Securities and Exchange Commission v. Morano

Filing 23

OPINION & ORDER Plaintiff's Motion for Monetary Penalty Against Defendant, ECF No. 20, is GRANTED. Defendant is ordered to pay a monetary penalty of $75,000. Plaintiff is to submit a proposed final judgment in accordance with this Opinion and Order. Signed on 4/1/2019 by Judge Marco A. Hernandez. (Mailed to Pro Se party on 4/1/2019.) (jp)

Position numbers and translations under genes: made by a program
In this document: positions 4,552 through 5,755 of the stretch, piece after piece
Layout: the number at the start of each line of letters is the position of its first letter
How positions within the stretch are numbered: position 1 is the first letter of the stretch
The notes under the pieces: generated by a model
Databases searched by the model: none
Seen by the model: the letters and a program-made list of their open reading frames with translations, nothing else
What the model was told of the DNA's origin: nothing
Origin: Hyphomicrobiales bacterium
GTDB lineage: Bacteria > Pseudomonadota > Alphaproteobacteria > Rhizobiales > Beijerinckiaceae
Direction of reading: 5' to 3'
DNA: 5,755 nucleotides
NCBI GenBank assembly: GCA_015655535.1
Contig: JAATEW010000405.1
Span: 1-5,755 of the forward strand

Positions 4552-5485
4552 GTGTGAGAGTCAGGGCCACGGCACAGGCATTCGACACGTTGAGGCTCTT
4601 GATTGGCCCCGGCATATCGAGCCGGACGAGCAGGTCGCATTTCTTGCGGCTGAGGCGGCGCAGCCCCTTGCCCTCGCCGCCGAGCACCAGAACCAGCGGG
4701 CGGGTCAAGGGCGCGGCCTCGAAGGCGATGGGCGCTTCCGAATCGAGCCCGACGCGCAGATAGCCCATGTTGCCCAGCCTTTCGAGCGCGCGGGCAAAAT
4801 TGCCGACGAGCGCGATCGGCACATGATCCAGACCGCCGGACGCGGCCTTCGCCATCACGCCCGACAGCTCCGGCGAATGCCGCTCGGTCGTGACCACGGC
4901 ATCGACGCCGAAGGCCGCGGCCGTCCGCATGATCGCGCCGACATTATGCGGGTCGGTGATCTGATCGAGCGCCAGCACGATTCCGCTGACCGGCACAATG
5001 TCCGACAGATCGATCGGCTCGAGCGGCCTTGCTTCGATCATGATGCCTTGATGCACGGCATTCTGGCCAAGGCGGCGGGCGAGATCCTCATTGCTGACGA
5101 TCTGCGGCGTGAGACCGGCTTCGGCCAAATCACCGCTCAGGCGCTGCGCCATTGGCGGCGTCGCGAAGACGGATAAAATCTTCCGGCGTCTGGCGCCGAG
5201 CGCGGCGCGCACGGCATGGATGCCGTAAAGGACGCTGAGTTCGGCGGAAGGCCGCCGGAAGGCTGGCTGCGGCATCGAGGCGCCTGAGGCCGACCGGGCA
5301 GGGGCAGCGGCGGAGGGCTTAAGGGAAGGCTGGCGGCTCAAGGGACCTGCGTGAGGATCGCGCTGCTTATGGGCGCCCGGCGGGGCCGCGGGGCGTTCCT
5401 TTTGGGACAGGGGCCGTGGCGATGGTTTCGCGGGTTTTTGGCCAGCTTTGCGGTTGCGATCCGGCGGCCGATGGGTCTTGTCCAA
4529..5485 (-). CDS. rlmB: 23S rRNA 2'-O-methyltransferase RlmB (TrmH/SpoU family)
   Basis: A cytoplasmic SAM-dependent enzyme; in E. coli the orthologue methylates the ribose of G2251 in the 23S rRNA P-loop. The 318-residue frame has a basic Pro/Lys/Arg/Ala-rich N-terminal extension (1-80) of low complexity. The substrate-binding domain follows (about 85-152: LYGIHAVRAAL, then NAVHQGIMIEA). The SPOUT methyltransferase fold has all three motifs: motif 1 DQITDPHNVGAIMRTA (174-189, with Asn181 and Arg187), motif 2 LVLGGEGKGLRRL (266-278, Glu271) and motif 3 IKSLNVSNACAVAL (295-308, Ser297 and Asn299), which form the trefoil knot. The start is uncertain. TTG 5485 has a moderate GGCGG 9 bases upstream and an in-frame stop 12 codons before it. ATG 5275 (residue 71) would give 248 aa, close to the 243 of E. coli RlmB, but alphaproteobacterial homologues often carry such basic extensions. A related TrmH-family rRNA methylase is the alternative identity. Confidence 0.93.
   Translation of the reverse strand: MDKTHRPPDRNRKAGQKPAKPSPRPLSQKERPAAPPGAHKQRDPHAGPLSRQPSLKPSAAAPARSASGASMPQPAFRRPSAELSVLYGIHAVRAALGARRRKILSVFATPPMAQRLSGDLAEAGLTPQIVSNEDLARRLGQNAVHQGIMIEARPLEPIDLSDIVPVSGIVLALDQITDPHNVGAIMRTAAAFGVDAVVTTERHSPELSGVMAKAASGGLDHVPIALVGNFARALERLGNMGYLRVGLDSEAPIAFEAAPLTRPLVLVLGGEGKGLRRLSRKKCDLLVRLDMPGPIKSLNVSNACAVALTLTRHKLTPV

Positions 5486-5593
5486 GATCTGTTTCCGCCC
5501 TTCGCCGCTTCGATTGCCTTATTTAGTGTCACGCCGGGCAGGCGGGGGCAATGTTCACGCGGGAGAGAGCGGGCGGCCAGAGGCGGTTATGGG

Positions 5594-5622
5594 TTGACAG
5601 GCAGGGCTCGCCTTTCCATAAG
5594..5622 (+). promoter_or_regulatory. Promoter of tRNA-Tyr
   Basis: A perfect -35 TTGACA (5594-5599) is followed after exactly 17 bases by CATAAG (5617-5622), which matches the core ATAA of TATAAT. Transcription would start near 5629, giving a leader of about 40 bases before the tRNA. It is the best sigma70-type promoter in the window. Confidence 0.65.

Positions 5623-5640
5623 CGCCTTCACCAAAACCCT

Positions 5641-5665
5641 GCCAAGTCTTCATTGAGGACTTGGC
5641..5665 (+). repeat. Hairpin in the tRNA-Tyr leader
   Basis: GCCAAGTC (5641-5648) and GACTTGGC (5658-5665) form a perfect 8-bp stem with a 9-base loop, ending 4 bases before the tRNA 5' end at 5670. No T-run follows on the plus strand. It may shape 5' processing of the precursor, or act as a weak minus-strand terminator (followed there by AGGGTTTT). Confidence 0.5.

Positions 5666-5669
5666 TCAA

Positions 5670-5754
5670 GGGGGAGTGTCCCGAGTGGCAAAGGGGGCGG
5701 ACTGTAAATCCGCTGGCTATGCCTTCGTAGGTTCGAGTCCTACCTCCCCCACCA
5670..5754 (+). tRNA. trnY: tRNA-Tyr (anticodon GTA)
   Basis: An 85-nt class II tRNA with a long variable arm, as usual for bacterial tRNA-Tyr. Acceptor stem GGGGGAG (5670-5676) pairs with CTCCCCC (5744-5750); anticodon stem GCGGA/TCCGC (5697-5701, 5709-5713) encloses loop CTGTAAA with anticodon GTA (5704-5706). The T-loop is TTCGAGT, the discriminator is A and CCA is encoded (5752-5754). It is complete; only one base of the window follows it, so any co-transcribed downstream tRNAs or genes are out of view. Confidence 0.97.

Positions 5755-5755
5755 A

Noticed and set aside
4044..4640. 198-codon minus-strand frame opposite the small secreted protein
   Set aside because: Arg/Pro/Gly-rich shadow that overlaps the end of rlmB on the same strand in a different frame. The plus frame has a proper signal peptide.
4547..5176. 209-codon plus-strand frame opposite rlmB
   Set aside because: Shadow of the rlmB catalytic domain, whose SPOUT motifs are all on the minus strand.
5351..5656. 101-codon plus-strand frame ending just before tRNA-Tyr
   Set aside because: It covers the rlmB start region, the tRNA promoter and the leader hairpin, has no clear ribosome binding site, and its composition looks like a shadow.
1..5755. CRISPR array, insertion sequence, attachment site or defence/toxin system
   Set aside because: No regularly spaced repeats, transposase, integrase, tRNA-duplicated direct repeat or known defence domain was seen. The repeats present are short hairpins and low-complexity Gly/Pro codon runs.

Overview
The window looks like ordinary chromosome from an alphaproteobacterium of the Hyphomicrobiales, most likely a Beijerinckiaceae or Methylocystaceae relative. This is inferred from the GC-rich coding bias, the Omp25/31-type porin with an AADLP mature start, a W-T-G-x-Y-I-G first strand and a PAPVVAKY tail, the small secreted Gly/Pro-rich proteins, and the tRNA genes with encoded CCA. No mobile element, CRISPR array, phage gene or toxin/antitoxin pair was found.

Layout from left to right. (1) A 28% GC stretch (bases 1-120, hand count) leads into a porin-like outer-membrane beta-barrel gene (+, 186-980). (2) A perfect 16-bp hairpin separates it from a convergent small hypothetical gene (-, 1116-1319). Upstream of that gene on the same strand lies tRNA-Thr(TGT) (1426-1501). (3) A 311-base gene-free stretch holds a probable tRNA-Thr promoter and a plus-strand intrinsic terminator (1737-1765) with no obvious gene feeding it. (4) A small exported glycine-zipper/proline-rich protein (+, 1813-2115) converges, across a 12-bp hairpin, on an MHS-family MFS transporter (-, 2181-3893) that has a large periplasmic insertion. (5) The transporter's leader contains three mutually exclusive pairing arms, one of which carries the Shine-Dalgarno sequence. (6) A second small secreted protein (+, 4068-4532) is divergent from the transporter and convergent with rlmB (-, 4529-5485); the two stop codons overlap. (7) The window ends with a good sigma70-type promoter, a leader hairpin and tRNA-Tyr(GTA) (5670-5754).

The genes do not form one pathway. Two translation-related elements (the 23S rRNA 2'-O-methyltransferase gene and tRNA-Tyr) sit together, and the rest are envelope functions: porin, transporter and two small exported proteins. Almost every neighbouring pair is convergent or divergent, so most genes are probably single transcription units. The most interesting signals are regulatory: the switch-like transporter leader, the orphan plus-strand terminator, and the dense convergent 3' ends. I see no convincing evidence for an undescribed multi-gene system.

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IN THE UNITED STATES DISTRICT COURT FOR THE DISTRICT OF OREGON U.S. SECURITIES AND EXCHANGE COMMISSION, No. 3:18-cv-00386-HZ OPINION AND ORDER Plaintiff, v. ROBERT M. MORANO, Defendant. ______________________________ HERNANDEZ, J. In this enforcement action brought by Plaintiff U.S. Securities and Exchange Commission, Defendant Robert M. Morano has stipulated to entry of judgment against him for illegal insider trading. Judgment, ECF No. 8. The Judgment permanently enjoins Defendant from violating § 10(b) of the Securities Exchange Act of 1934, 15 U.S.C. § 78j(b), and Rule 10b5, 17 C.F.R. § 240.10b-5. Defendant has agreed to disgorge $38,242 in illicit trading profits, plus prejudgment interest of $2,317. Plaintiff now moves for the imposition of a civil monetary penalty of $114,726, which is three times Defendant’s illicit profits, the maximum penalty allowed under the Insider Trading Page -1- OPINION AND ORDER Sanctions Act, 15 U.S.C. § 78u-1. Defendant, who is representing himself, opposes a civil penalty. The parties agree that this court will decide whether to impose a civil penalty and, if so, the amount of the penalty. Defendant agrees that (1) he is “precluded from arguing that he did not violate the federal securities law as alleged in the Complaint”; (2) he “may not challenge the validity” of the Consent or the Judgment; (3) for purposes of Plaintiff’s motion for civil penalties, “the allegations of the Complaint shall be accepted as and deemed true” by this court; and (4) this court “may determine the issues raised in the motion on the basis of affidavits, declarations, excerpts of sworn deposition or investigative testimony, and documentary evidence, without regard to the standards for summary judgment” in Federal Rule of Civil Procedure 56(c). Judgment 4. For the following reasons, I grant Plaintiff’s Motion for Monetary Penalty and order that Defendant pay a penalty of $75,000. BACKGROUND In 2010, Defendant began working for UTi Worldwide, Inc. (UTi) as a senior communications specialist, working remotely from his residence in Portland, Oregon. Compl. ¶ 9, ECF No. 1. UTi was “a global supply chain services and solutions company . . . incorporated in the British Virgin Islands and based in Long Beach, California.” Compl. ¶ 10. UTi’s common stock was registered with Plaintiff and traded on the NASDAQ. Defendant testified at his deposition that his “role [at UTi] was to basically develop or assist in the development of marketing and corporate communications messages and content for internal, meaning employee, or external, meaning customers or the general public” through Page -2- OPINION AND ORDER emails, newsletters, brochures, or online postings. Morano Dep. 20, ECF No. 20-2. Under his employment agreement and UTi policy, Defendant “had a duty not to trade on or otherwise misuse confidential information.” Compl. ¶ 12. UTi prohibited its employees from “using material nonpublic information for personal gain in connection with trading in UTi securities.” Compl. ¶ 12. Defendant “received training on [UTi’s] insider trading policy and affirmed that he read and understood the policy.” Compl. ¶ 12. For several weeks in fall 2015, UTi negotiated privately with DSV Air & Sea Holdings A/S (DSV), a Danish company seeking to acquire UTi. Compl. ¶¶ 10, 11, 13. On October 8, 2015, DSV and UTi agreed that DSV would acquire UTi for $7.10 per share. Compl. ¶ 13. “The acquisition price represented a premium of 50% over the market price of UTi stock, and valued the acquisition at approximately $1.35 billion.” Compl. ¶ 13. DSV and UTi planned to announce the agreement publically the next morning, October 9, 2015. On the afternoon of October 8, 2015, a UTi executive notified Defendant by phone about DSV’s pending acquisition of UTi. Compl. ¶ 14. Defendant was to assist in preparing the announcement of the acquisition. The UTi executive told Defendant “that the information was confidential and instructed him to strictly maintain the confidentiality of the information about the acquisition until after the public announcement the very next day.” Compl. ¶ 15. Immediately after the phone call, Defendant “logged on to three separate brokerage accounts that he controlled and purchased in the open market a total of 17,515 shares of UTi.” Compl. ¶ 16. Defendant paid an average of $4.78 per share. The next day, October 9, 2015, DSV and UTi announced DSV’s purchase of UTi at $7.10 per share. After the announcement, UTi’s share price increased more than 50% on heavy Page -3- OPINION AND ORDER trading. UTi stock closed that day at $7.13 per share. Compl. ¶ 17. The next day, Defendant sold his UTi shares, realizing $38,242 in illicit profits from the sale. In May 2017, Plaintiff’s investigators telephoned Defendant to ask about his purchase of UTi stock on October 8, 2015. During the phone call, Defendant told Plaintiff’s investigator that he was only a “peon” with UTi, and did not have access to insider information about DSV’s acquisition. Morano Dep. 16. Defendant later testified at his deposition that during the initial conversation with Plaintiff, he “downplayed” his knowledge of the acquisition, in part because he “recognized, at least on a subconscious level, that I had done something that I shouldn’t have done and was unwilling to acknowledge or admit that to myself, much less to someone whose identity I wasn’t sure about,” i.e., Plaintiff’s investigator. Morano Dep. 19. Defendant testified that he “sensed that it was wrong, that I had an unfair advantage, but I really thought an insider was a registered officer, or fiduciary, or someone with a 5 percent or more . . . I thought I knew that it was wrong sort of morally or ethically, but okay legally because, well, I’m not an insider, so this isn’t insider trading.” Morano Dep. 34. Defendant also testified that he had traded UTi’s stock about eight or nine times before his October 2015 trades. Defendant testified that in early September 2015, he received a copy of a press release on UTi’s earnings before the release was made public, and he took it as good news and bought the stock. I really think that I waited until the press release crossed the wire, but that may not -- I’ve seen standards of two days -- two business days for the information to become nonpublic, even though it’s been announced . . . giving the public two days to absorb it and respond to it, which I certainly did not do. Morano Dep. 41. Plaintiff apparently lost money on his September 2015 trading of UTi’s stock. Fitzsimmons Decl., Ex. 2, ECF No. 20-3. Page -4- OPINION AND ORDER LEGAL STANDARDS Congress authorizes Plaintiff to seek civil penalties in this court against persons who commit insider trading. 15 U.S.C. § 78u-1(a)(1). “The amount of the penalty which may be imposed on the person who committed such violation shall be determined by the court in light of the facts and circumstances, but shall not exceed three times the profit gained or loss avoided as a result of such unlawful purchase, sale, or communication.” 15 U.S.C. § 78u-1(a)(2). The statute defines “profit gained”or “loss avoided” as “the difference between the purchase or sale price of the security and the value of that security as measured by the trading price of the security a reasonable period after public dissemination of the nonpublic information.” 15 U.S.C. § 78u–1(e). “In other words, the statutory penalty amount is tethered to the profits—the statute ‘make[s] the amount of financial liability to which a violator of the insider trading laws may be exposed directly proportional to the amount of the profit gained or the loss avoided’ from the purchase or sale of a security.” SEC v. Sabrdaran, 252 F. Supp. 3d 866, 904 (N.D. Cal. 2017) (quoting SEC v. Rosenthal, 650 F.3d 156, 162 (2d Cir. 2011) (citing 15 U.S.C. § 78u–1(a)(2)). Congress authorized civil penalties “to ‘enhance deterrence against insider trading, and where deterrence fails, to augment the current methods of detection and punishment of this behavior.’” SEC v. Happ, 392 F.3d 12, 32 (1st Cir. 2004) (quoting H.R. Rep. No. 100-910, at 7 (1988), reprinted in 1988 U.S.C.C.A.N. 6043, 6044)). The parties did not cite, and I did not find, Ninth Circuit decisions on determining civil penalties for insider trading. See Sabrdaran, 252 F. Supp. 3d at 905. District courts in this and other circuits have used the following six-factor test to aid in determining civil penalties: “(1) the egregiousness of the violations; (2) the isolated or repeated nature of the violations; (3) the defendant’s financial worth; (4) whether the defendant Page -5- OPINION AND ORDER concealed his trading; (5) what other penalties arise as the result of the defendant’s conduct; and (6) whether the defendant is employed in the securities industry.” SEC v. Gowrish, No. C 09-5883 SI, 2011 WL 2790482, at *9 (N.D. Cal. July 14, 2011) (quoting Happ, 392 F.3d at 32), aff’d, 510 F. App’x 588 (9th Cir. 2013). “Ultimately, after considering these factors, the court has discretion to impose a monetary penalty that goes beyond disgorgement of illegal profits to serve the goal of deterrence.” Sabrdaran, 252 F. Supp. 3d at 905 (footnote omitted) (citing, inter alia, SEC v. Sargent, 329 F.3d 34, 42 n.2 (1st Cir. 2003); SEC v. Henke, 275 F. Supp. 2d 1075, 1083 (N.D. Cal. 2003)). DISCUSSION I use the six-factor test described above as a framework for determining the civil penalty. Defendant acknowledges that under his agreement with Plaintiff, he is “constrained from disputing” “Plaintiff’s presentation of the facts,” but contends that he may “clarif[y] and supplement[]” the facts. Def.’s Opp’n 1, ECF No. 21. I consider Defendant’s factual assertions to the extent they are relevant and consistent with his prior stipulation. I. Egregiousness of Violations Plaintiff contends that Defendant’s conduct was egregious in light of his role with UTi, “the trust placed in him by the company executive [who told him about the acquisition], and his knowledge that he had a duty and obligation to not trade on the information . . . . [Defendant] placed his financial interest above his duty to the company and innocent investors.” Pl.’s Reply 4. Furthermore, when Defendant first talked to Plaintiff’s investigators, he lied about his advance knowledge of DSV’s acquisition, showing his awareness that his conduct was illicit. In response, Defendant asserts that he is a “gaming/gambling addict,” suffering from “an Page -6- OPINION AND ORDER irrational compulsion” to trade stocks online. Def.’s Opp’n 5, 7.1 Defendant has not provided evidence to support his claim to be a compulsive trader, other than his own assertions, and Plaintiff states that Defendant refused to answer interrogatories about his alleged addiction. The parties dispute whether Plaintiff’s exhibit showing Defendant’s stock trades between January 2016 and March 2018 is evidence of Defendant’s alleged trading addiction. Fitzsimmons Decl., Ex. 4. Plaintiff argues that this exhibit shows Defendant made less than one trade per day of fewer than five securities per month. Defendant responds that although the exhibit states that it covers his stock trades for a total of 65 months, it covers trades for 27 months, from January 2016 through March 2018. Because the exhibit lists Defendant’s trades per month separately for each of his three accounts, Plaintiff’s calculations do understate the number of trades Defendant made per month. For example, for January 2016, the exhibit shows Defendant made almost two trades per day (12 trades of 4 securities in account no. 3579; 12 trades of 7 securities in account no. 5332; and 35 trades of 11 securities in account no. 2341). However, although Plaintiff may understate the frequency of Defendant’s trades per month, this does not affect my analysis of the egregiousness of Defendant’s conduct. Defendant purchased UTi’s stock on October 8, 2015 specifically because he had insider knowledge of DSV’s acquisition of UTi. Similarly, Defendant purchased UTi’s stock in September 2015 specifically because he had insider knowledge that UTi was issuing an earnings report. I agree with Plaintiff that Defendant “made the trades because he was greedy--despite admittedly knowing that his conduct was unfair, improper, and unethical.” Pl.’s Reply 6. Defendant argues that although he received training from UTi on the prohibition against 1 Page -7- Defendant states that he has not traded stocks since about April 2018. Def.’s Opp’n 7. OPINION AND ORDER insider trading, he does not recall the training. Defendant also asserts that he mistakenly thought the prohibition against insider trading did not apply to him because he was not a “publicly designated insider[] who could get in trouble if [he] didn’t follow certain rules concerning [his] trading and reporting.” Def.’s Opp’n 4. However, Defendant has stipulated that he read and understood UTi’s insider trading policy, and that a UTi executive told him that information about DSV’s acquisition was confidential. Compl. ¶¶ 12, 15. Furthermore, Defendant lied to Plaintiff’s investigators about his knowledge of DSV’s acquisition, showing an awareness that his conduct was illegal. Plaintiff states that Defendant admitted he knew his stock trading was illegal only “after being presented with the overwhelming evidence of his illegal conduct.” Pl.’s Mem. 4. I find that the egregiousness factor weighs in favor of imposing a civil penalty. II. Isolated or Repeated Nature of Violations Here, Defendant made three illicit trades of UTi’s stock on October 8, 2015. Defendant also traded UTi’s stock on September 3, 2015 in an unsuccessful attempt to exploit his insider knowledge of UTi’s earning statement. This factor weighs in favor of imposing a civil penalty. See SEC v. Megalli, Civ. No. 1:13-cv-3783-AT, 2015 WL 13021472, at *4 (N.D. Ga. Dec. 15, 2015) (finding the defendant’s conduct was not isolated when he “violated securities laws on two occasions over roughly ten months”). III. Defendant’s Financial Worth Plaintiff has submitted a checking account statement for Defendant for June 28 to July 27, 2018. Fitzsimmons Decl., Ex. 3. The statement indicates that Defendant had about $50,000 in his checking account. The statement also shows two direct deposits of $2,623.36 each in July 2018, apparently indicating Defendant was paid a monthly salary of about $5,250. Plaintiff Page -8- OPINION AND ORDER states that it has no further information about Defendant’s employment because he “refused to provide substantive responses to propounded interrogatories.” Pl.’s Mem. 9 n.1. Defendant responds that his financial worth “is less than $50,000 and is shared jointly with his wife, whose income . . . is negligible.” Def.’s Opp’n 8. Defendant states that his “currently employment is likely to be terminated at any time, both as a result of this matter and for reasons unrelated to it, and his prospects for any career in a salaried professional position are likely and perhaps deservedly nil.” Def.’s Opp’n 8. However, Defendant has not submitted evidence about his current employment. I find that Defendant has an adequate income and reserves to pay a civil penalty, so this factor weighs in favor of imposing a penalty. IV. Concealment Defendant argues he did not try to structure or otherwise conceal his trading in UTi stock. However, although the “focus of this factor tends to be concealment of the trading itself . . . it may also include making misstatements to the SEC to hide misconduct.” SEC v. Sabrdaran, 252 F. Supp. 3d 866, 906 (N.D. Cal. 2017); SEC v. Yun, 148 F. Supp. 2d 1287, 1297 (M.D. Fla. 2001) (noting the defendant “engaged in misstatements to SEC investigators in order to obfuscate any misconduct”). Here, Defendant tried to conceal that he traded UTi’s stock based on his insider knowledge of DSV’s acquisition. This factor weighs in favor of imposing a civil penalty. V. Other Penalties Defendant has agreed to disgorge his illicit profits, and to pay prejudgment interest on that amount, but he has not incurred penalties for his conduct, such as criminal fines. This factor favors imposing a civil penalty. Page -9- OPINION AND ORDER VI. Employment in Securities Industries Defendant was employed by a publicly traded company, although not one in the securities industry. This factor weighs is neutral. VII. Settlement Negotiations Defendant contends that after he had agreed to disgorgement and entry of judgment against him, Plaintiff breached the parties’ agreement by seeking a civil penalty in addition to disgorgement. Def.’s Opp’n 7. Plaintiff responds that Defendant’s argument about the parties’ settlement negotiations should be stricken because it violates Federal Rule of Evidence 408. Rule 408 “prohibits the admission of compromise offers and negotiations to prove or disprove the validity or amount of a disputed claim or to impeach by a prior inconsistent statement or a contradiction, but allows the admission of such evidence ‘for another purpose.’” Memory Integrity, LLC v. Intel Corp., 308 F.R.D. 656, 660 n.4 (D. Or. 2015). As examples of other purposes justifying admitting such evidence, Rule 408 mentions “proving a witness’s bias or prejudice, negating a contention of undue delay, or proving an effort to obstruct a criminal investigation or prosecution.” I agree with Plaintiff that Defendant’s assertions about the parties’ settlement negotiations are not admissible under Rule 408. Even if this court were to consider Defendant’s assertions, Defendant has not presented evidence that Plaintiff agreed not to seek a civil penalty against Defendant. Plaintiff explains that during insider trading investigations, it may consider waiving a monetary penalty based on the potential defendant’s financial condition, which the defendant may show through a sworn statement and other documentation. Pl.’s Reply 5. Plaintiff states that it did not approve a waiver for Defendant because of his assets and his Page -10- OPINION AND ORDER employment. Plaintiff states that after staff explained to Defendant “on countless occasions that it can only propose the waiver and the settlement terms,” but Plaintiff had the “ultimate authority to determine whether a payment should be waived for financial reasons, and whether to accept a settlement offer.” Pl.’s Reply 5-6. Plaintiff further states that Defendant refused to agree to a monetary penalty despite being offered extended payment terms. I find that Plaintiff did not breach any agreement with Defendant. Defendant also asserts that Plaintiff “received more cooperation from the Defendant than even it wanted,” and that Plaintiff “arguably has pursued him only and exactly to the extent he has cooperated with its speculative, haphazard and altogether bureaucratically insensible and avaricious prosecution of this affair.” Def.’s Opp’n 10. Plaintiff responds it obtained “overwhelming evidence to support its claims through documentary evidence obtained from the company, discussions with the company’s general counsel, and testimony and documentary evidence obtained from the company executive” who notified Defendant about the pending acquisition of UTi, and that Defendant chose to discuss settlement “[o]nly after appreciating the overwhelming evidence against him.” Pl.’s Reply 7. Given these circumstances, I find that Defendant’s cooperation during the investigation does not affect the penalty determination. VIII. Determining the Civil Penalty Defendant argues that disgorgement is a sufficient sanction for his insider trading. I disagree. Congress authorized civil penalties for insider trading because “disgorgement alone merely restores a defendant to his original position without extracting a real penalty for his illegal behavior.” SEC v. Afriyie, 16-cv-2777 (JSR), 2018 WL 6991097, at *6 (S.D.N.Y. Nov. 26, 2018) (citations and quotation marks omitted); see also Megalli, 2015 WL 13021472, at *3 Page -11- OPINION AND ORDER (“While disgorgement returns a defendant to his status quo before he violated the law, a civil penalty punishes the individual defendant and warns others against engaging in future securities violations.”). I conclude that a civil penalty is warranted here. Plaintiff moves for the maximum penalty of $114,726, three times Defendant’s illicit profits. I conclude that a penalty of about two times Defendant’s illicit profits, $75,000, is appropriate. Although decisions on civil penalties for insider trading are tied to the particular facts of each case, I conclude that decisions imposing three-times penalties generally involve more egregious conduct than occurred here. For example, a court imposed a three-times civil penalty when the defendant, a vice president of a savings and loan association, “caused [the bank] to disseminate false and misleading financial statements, engaged in unauthorized securities transactions, altered bank’s books to hide losses, appropriated $3.5 million from [the bank] and sold stock at an inflated price before the fraudulent scheme became public.” SEC v. Chapnick, No. 90-6793-CIV-PAINE, 1994 WL 113040, at *1 (S.D. Fla. Feb. 11, 1994). Another court imposed the three-times penalty when the defendant conducted an insider trading scheme for several weeks based on his knowledge of a pending corporate acquisition, making multiple trades, concealing his conduct, and tipping others. SEC v. Ferrero, No. IP 91 271 C, 1993 WL 625964, at *19 (S.D. Ind. Nov. 15, 1993), aff’d sub nom. SEC v. Maio, 51 F.3d 623 (7th Cir. 1995); see also SEC v. Kinnucan, 9 F. Supp. 3d 370, 377 (S.D.N.Y. 2014) (imposing three-times penalty when the defendant showed “a high degree of scienter” after pleading guilty in a parallel criminal prosecution for “recurrent conduct over a period of two years”); SEC v. Patton, No. 02 CV 2564 (SJ), 2008 WL 2388261, at *2 (E.D.N.Y. June 11, 2008) (imposing three-times penalty Page -12- OPINION AND ORDER when the defendant realized $59,830 in illicit insider trading profits; court did not apply the sixfactor test), amended on other grounds, 2009 WL 54563 (E.D.N.Y. Jan. 8, 2009). I conclude that a two-times penalty is appropriate. Defendant’s conduct was egregious, betraying his employer’s trust for personal gain. Defendant lied about his knowledge and cooperated only after being shown evidence of his illicit conduct. Defendant has cash reserves and is employed. Defendant states that his wife’s income is “negligible,” but he does not mention dependents. Def.’s Opp’n 8; cf. SEC v. Pardue, 367 F. Supp. 2d 773, 778 (E.D. Pa. 2005) (imposing $25,000 penalty despite SEC’s request for $139,697 penalty because the defendant had a negative net worth and a large family to support). The penalty here serves as punishment and deterrence. See SEC v. Drucker, 528 F. Supp. 2d 450, 453 (S.D.N.Y. 2007) (imposing two-times penalty of $394,486 when the defendant betrayed his employer’s trust, tried to conceal his conduct through structured trades, failed to cooperate with the investigation “until his back was literally against the wall,” and committed perjury at trial), aff’d, 346 F. App’x 663 (2d Cir. 2009). CONCLUSION Plaintiff’s Motion for Monetary Penalty Against Defendant, ECF No. 20, is GRANTED. Defendant is ordered to pay a monetary penalty of $75,000. Plaintiff is to submit a proposed final judgment in accordance with this Opinion and Order. IT IS SO ORDERED. DATED this ____ day of April, 2019. MARCO A. HERNANDEZ United States District Judge Page -13- OPINION AND ORDER